Kwells - I have recently been on an anchor handling tug and after the first 24 hours onboard was feeling horrible, took a Kwells tablet and lay down for an hour and was right as rain. Far from making you reliant on seasickness pills they can control the nausea enough to allow you to become naturally used to the motion of the vessel.

              Beta-histine (sometimes known as beta histadine) - this is a prescription drug mainly used to treat vertigo, it was prescribed to me by a doctor many years ago and I found that it really helped.

              Ginger - if you can cope with the taste then chew on a small piece of root ginger, if that is too strong then green tea with ginger, ginger nut biscuits or ginger ale all help.

              Time - I know that this won't help you in the short term, but i have found that I have gotten better and better with more time at sea.

              Failing that the only other thing I have found which is guaranteed to work is to sit under a tree.

              You really do have my sympathy, I know how horrible it can be, I hope some of the above is of some help to you.
              Go out, do stuff

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              • #8
                First month of my cadetship I spent in the North Sea during Winter ... I felt like quitting the whole trip.

                Chief Officer told me it'll get better , which it did. My advice is when your on the bridge look straight at the horizon , dont take seasick tablets they are just a gimmick in my opinion.

                Comment


                • #9
                  Originally posted by bobofinga View Post
                  dont take seasick tablets they are just a gimmick in my opinion.
                  No. They do actually work, you just have to take the before you start to feel ill. Once you start hurling, then it's too late to take one....
                  I love deadlines. I like the whooshing sound they make as they fly by.....

                  All posts here represent my own opinion and not that of my employer.

                  Comment


                  • #10
                    Do you really want to be relying on pills for your whole sea going career though?

                    Comment


                    • #11
                      Originally posted by bobofinga View Post
                      Do you really want to be relying on pills for your whole sea going career though?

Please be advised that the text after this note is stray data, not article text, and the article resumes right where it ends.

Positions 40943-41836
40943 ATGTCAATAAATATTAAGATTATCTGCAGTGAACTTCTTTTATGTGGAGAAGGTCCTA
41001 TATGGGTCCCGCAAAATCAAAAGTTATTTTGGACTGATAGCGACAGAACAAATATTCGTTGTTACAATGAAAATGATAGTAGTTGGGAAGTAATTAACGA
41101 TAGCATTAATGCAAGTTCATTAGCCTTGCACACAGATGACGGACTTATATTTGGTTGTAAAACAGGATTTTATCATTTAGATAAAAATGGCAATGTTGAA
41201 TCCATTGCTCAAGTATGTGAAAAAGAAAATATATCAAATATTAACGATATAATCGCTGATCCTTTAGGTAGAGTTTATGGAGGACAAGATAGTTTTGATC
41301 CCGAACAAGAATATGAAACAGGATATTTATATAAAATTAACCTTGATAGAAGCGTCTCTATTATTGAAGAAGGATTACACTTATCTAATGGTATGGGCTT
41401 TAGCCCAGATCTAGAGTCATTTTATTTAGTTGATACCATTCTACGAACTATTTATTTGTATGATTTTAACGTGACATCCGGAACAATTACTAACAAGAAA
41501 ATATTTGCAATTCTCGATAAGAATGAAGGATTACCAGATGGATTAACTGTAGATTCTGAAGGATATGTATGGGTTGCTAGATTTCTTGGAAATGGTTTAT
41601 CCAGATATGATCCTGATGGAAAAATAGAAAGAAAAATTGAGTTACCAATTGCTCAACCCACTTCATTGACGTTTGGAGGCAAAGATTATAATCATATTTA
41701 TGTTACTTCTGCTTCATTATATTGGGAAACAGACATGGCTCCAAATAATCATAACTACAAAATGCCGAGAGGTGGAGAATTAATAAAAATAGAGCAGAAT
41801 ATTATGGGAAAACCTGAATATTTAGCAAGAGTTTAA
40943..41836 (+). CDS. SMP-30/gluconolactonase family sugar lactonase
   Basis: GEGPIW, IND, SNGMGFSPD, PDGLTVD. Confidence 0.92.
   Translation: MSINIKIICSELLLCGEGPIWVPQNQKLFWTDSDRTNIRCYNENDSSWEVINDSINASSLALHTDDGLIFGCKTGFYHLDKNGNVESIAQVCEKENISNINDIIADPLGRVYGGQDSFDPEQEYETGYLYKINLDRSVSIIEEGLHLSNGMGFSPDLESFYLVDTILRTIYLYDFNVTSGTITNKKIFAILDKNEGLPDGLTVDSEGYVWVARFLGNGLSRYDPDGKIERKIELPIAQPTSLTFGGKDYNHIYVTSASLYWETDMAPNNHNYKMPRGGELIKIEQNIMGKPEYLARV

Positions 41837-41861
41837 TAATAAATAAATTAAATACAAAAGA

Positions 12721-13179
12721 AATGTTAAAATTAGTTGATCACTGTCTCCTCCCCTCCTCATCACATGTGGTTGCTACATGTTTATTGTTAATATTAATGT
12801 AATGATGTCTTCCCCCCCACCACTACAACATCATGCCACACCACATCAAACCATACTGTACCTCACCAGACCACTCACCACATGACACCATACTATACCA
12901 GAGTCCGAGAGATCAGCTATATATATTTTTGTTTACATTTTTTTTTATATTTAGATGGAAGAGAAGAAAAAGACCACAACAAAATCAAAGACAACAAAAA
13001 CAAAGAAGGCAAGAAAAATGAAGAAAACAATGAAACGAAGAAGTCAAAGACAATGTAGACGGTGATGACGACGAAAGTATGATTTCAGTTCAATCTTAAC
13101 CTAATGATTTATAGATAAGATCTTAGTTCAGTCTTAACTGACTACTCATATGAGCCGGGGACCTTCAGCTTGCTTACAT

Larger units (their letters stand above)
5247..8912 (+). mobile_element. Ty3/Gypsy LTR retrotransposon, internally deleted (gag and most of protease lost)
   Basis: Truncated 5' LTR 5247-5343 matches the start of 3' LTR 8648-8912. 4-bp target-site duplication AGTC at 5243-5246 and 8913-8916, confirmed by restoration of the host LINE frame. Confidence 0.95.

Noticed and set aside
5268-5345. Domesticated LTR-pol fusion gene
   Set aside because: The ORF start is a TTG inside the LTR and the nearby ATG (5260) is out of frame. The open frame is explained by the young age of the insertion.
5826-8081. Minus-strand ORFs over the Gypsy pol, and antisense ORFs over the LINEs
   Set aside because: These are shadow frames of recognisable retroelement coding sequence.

I've no idea, i've never needed to use them.
                      I love deadlines. I like the whooshing sound they make as they fly by.....

                      All posts here represent my own opinion and not that of my employer.

                      Comment


                      • #12
                        Taking the pills allows your body time to get used to the motion. I normally take pills for the first couple of days of bad weather and then find that I don't need them after that.
                        Go out, do stuff

                        Comment


                        • #13
                          I had problems with sea sickness during my first sea phase, felt like quitting so many times and asking myself is it really worth me putting myself through this. However, I'm now in Phase 4, and 4 weeks into my first contract and this ships rolls like hell and I haven't had the slightest feeling of sea sickness. I put this down to the fact that the whole thing is all in the mind, plus I have Stugeron with me this time and I know it's there if I need it.

                          Keep at it, you'll get through it.

                          Comment


                          • #14
                            Originally posted by Lindawood
                            The seasickness is very common nowadays because most of us are not addicted to live in this atmosphere. The weather is quite different in the sea and the other issue is most of us are not mentally prepare for this kind of situations so we already feeling sick to see the surroundings.
                            Eh?
                            I love deadlines. I like the whooshing sound they make as they fly by.....

                            All posts here represent my own opinion and not that of my employer.

                            Comment


                            • #15
                              Originally posted by GuinnessMan View Post
                              Eh?
                              Indeed...I concur

                              I always get a bit seasick the first couple of days or so - only headaches really and bit disorientated but after that its as sound as a pound :-) Stick with it - its worth it in the end :-)

                              Comment